Generally, when children who are receiving Supplemental Security Income (SSI) turn 18, they must be reevaluated for disability benefits as adults. This process is typically called redetermination or age 18 redetermination.
During this process, the Social Security Administration (SSA) will determine the individual's eligibility for disability based on the rules for adults, with some minor changes.
Because there are some differences between how children and adults are evaluated for SSI, there is a chance that benefits could end.
Eligibility for Children vs. Adults
Both children and adults can qualify for Social Security disability benefits by meeting or equaling a listing in the SSA's blue book of impairment listings. The disability listings in the â€œChildhood Blue Bookâ€ and the â€œAdult Blue Bookâ€ are generally the same and are intended to be equally severe. A child who met the listing requirements as a child should also meet the requirements as an adult.
However, some children are able to qualify for benefits by being functionally equivalent to a listing if his or her impairment is at the same level of severity of the listing. This is not an option for adults, so children who qualified for benefits in this way, may not qualify for adult benefits.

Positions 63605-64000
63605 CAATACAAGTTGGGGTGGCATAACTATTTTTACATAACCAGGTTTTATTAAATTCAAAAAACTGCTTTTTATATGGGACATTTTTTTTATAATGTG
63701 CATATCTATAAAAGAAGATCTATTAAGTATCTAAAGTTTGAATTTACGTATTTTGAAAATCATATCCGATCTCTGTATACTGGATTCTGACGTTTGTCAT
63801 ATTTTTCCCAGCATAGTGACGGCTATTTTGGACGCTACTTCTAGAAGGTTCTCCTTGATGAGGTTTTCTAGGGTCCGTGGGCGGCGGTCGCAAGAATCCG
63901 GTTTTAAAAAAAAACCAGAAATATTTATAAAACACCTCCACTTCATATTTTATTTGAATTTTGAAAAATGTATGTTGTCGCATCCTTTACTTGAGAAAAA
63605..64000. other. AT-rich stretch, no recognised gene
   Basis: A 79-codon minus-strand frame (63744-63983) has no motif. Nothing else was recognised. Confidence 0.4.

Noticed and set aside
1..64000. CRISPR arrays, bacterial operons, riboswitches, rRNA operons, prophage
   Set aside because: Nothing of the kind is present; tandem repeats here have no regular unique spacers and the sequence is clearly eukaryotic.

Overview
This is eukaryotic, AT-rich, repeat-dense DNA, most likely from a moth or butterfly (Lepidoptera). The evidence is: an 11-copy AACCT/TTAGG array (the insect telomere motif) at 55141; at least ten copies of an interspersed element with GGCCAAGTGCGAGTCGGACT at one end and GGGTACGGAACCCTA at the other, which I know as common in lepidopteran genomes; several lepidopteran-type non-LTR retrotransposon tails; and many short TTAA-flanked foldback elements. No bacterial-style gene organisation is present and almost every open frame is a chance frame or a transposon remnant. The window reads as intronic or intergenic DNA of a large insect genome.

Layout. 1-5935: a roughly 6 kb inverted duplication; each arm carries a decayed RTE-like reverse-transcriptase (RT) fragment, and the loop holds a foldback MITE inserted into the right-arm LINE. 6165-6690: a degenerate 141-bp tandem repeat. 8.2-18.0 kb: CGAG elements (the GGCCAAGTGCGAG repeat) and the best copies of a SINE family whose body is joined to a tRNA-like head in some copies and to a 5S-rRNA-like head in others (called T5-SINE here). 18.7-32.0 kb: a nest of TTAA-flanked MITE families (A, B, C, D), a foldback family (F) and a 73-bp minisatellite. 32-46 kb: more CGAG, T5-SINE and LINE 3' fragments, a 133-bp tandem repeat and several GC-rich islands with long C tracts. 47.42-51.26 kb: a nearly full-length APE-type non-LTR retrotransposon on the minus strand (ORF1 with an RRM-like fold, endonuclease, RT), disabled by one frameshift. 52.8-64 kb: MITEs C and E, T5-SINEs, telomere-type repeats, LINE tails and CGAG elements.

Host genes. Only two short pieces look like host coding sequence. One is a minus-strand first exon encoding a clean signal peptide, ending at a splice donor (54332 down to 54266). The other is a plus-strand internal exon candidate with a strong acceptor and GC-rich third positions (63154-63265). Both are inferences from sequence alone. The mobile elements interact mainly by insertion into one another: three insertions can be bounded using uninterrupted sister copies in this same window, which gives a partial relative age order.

For adults, the SSA places significant weight on an applicant's ability to work or perform substantial gainful activity. Those who do not meet an impairment listing may qualify for benefits if they can demonstrate that their disability prevents them from working. This is called a medical-vocational allowance.
Social Security Requirements
When transitioning into adult disability benefits, young adults will have to meet the same requirements as other adults applying for benefits. This includes having a disability for at least a year and not being able to work.
To determine an 18-year-old's ability to work, the SSA will evaluate:
- How the young adult performed in school programs, how he or she interacted with classmates and if there are any physical limitations
- How the young adult engaged in their community and if any special accommodations were necessary
- The individual's ability to handle workplace-stress through statements from sources familiar with the young adult
Both adults and children are required to provide medical documentation of their impairment, however additional medical evidence may be needed in an age 18 redetermination to show how the young adult's medical condition impacts his or her abilities.
This can include statements from:
- Other treating professionals like social workers, occupational therapists, physical therapists and chiropractors
- Family and friends who have contact with the individual on a regular basis
- School teachers and education providers
If your child runs into issues during an age 18 redetermination, our disability attorneys may be able to help. Contact Dayes Law Firm PC and speak to a Phoenix Social Security Disability attorney for a free consultation to learn more.